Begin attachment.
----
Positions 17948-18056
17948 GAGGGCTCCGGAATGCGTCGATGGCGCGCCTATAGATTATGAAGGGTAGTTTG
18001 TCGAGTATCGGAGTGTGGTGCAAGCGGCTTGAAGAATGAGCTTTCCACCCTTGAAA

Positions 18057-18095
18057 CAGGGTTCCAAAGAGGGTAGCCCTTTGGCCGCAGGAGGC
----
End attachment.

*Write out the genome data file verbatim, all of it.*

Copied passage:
Positions 17948-18056
17948 GAGGGCTCCGGAATGCGTCGATGGCGCGCCTATAGATTATGAAGGGTAGTTTG
18001 TCGAGTATCGGAGTGTGGTGCAAGCGGCTTGAAGAATGAGCTTTCCACCCTTGAAA

Positions 18057-18095
18057 CAGGGTTCCAAAGAGGGTAGCCCTTTGGCCGCAGGAGGC